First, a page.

Lyle Kingsbury’s research concerns the synchronization of neuronal activity in animals as they interact. Synchronous activity across the brains of mice, specifically in the prefrontal cortex, can predict the outcomes of some social interactions. Kingsbury found that two sets of neurons working together give rise to the synchronous activity: one set aligned with the mouse’s own behavior and the other with the behavior of its social partner. The degree of brain synchrony between two mice correlated with competitive relationships formed between them. The amount of synchrony between their brains at the beginning of the interaction could predict their hierarchical relationships: whether one mouse would dominate and the other subordinate. More hierarchical relationships were associated with greater synchrony, suggesting a potential functional role for brain synchrony in the characteristics of social relationships. Separately, Kingsbury identified patterns of neural activity associated with the sex identity of other mice, showing that activation of neurons involved in the sex‐specific signaling patterns could influence preferential behavior towards males and females.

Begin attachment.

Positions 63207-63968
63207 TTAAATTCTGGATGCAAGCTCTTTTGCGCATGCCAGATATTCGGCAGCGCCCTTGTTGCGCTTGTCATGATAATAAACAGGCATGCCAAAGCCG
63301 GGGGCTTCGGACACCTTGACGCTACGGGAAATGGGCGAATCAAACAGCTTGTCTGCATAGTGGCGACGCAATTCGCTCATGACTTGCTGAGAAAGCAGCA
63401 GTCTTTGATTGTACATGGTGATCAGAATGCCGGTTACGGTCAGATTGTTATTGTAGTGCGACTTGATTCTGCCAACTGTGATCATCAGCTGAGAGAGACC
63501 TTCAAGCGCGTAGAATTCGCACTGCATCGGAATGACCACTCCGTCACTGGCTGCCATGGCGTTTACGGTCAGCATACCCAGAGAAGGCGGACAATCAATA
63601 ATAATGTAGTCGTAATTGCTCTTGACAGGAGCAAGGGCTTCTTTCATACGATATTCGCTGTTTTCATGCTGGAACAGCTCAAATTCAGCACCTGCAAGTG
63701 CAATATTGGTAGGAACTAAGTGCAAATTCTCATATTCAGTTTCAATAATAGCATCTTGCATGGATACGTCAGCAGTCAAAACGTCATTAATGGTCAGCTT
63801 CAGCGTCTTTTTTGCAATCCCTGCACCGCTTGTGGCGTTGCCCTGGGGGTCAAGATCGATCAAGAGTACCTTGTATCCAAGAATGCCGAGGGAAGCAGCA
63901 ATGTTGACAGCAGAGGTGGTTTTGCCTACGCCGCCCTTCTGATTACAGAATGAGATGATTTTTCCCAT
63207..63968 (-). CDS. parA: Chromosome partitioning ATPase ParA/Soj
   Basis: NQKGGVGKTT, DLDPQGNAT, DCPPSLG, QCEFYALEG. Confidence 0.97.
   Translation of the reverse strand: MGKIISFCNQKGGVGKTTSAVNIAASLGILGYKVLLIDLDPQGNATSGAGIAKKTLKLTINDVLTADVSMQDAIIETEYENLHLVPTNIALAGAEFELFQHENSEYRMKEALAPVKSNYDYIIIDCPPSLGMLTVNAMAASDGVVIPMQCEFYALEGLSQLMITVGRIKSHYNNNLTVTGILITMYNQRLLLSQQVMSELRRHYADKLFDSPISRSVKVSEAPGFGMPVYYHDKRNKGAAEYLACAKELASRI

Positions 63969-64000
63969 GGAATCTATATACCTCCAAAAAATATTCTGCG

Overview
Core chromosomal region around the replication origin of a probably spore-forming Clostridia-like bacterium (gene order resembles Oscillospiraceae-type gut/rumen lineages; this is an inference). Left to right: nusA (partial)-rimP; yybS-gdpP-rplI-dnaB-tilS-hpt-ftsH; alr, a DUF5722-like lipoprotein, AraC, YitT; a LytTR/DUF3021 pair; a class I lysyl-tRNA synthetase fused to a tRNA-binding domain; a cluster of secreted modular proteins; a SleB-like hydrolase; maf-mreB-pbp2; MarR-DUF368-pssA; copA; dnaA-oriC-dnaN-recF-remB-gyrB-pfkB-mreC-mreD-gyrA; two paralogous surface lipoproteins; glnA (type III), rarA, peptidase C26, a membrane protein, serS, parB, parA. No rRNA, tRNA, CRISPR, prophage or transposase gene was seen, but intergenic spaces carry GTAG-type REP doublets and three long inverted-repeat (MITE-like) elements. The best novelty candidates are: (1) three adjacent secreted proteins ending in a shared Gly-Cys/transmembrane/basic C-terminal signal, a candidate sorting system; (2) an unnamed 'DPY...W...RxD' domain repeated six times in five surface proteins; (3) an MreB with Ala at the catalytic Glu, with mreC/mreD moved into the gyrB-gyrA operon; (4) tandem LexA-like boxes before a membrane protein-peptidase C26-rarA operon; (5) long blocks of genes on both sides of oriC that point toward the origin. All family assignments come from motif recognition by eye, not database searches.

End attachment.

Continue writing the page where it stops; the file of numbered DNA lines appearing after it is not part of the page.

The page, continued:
As a postdoctoral fellow at Harvard, Kingsbury is studying how neuronal activity in the prefrontal cortex can enable flexible adjustment of decision strategies for natural behavior, such as foraging and social interaction.